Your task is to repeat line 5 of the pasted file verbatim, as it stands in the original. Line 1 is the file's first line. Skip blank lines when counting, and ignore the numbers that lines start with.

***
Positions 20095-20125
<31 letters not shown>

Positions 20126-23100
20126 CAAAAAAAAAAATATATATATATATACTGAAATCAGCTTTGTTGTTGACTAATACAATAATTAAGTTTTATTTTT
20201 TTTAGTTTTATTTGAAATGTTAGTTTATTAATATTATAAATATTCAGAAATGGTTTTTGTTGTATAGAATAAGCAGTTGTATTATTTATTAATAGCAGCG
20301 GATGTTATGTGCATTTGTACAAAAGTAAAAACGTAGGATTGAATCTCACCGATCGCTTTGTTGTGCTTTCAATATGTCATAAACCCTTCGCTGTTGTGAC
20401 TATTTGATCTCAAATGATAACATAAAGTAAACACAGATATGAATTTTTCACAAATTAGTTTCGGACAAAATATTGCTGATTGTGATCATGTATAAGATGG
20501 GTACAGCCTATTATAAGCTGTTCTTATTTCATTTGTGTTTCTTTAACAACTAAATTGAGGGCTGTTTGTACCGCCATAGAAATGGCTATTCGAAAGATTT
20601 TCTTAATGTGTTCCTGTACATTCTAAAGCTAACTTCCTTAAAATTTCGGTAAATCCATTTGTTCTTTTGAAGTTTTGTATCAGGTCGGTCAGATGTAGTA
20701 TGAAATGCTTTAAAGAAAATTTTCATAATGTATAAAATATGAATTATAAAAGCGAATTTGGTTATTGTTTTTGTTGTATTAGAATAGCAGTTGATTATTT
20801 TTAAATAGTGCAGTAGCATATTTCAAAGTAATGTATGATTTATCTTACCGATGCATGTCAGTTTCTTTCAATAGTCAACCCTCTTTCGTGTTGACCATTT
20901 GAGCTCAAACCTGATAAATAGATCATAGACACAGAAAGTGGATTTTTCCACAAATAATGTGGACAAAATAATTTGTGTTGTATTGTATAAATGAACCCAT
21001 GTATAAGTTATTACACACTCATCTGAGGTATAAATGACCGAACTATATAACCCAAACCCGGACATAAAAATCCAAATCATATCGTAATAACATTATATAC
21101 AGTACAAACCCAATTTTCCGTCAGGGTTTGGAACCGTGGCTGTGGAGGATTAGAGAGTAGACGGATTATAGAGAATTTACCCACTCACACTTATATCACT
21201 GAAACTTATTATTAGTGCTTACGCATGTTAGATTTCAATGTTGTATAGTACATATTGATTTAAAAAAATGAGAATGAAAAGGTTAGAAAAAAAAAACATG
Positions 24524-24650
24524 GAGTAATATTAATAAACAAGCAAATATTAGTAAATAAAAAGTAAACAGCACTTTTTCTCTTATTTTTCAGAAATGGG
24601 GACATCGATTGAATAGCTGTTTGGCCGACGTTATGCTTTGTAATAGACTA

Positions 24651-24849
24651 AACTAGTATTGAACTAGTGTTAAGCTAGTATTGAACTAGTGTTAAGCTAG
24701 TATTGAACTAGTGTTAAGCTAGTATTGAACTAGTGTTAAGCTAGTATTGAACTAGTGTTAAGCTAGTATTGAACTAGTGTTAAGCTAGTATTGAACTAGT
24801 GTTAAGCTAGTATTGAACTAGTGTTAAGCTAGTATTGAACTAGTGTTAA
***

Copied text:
20201 TTTAGTTTTATTTGAAATGTTAGTTTATTAATATTATAAATATTCAGAAATGGTTTTTGTTGTATAGAATAAGCAGTTGTATTATTTATTAATAGCAGCG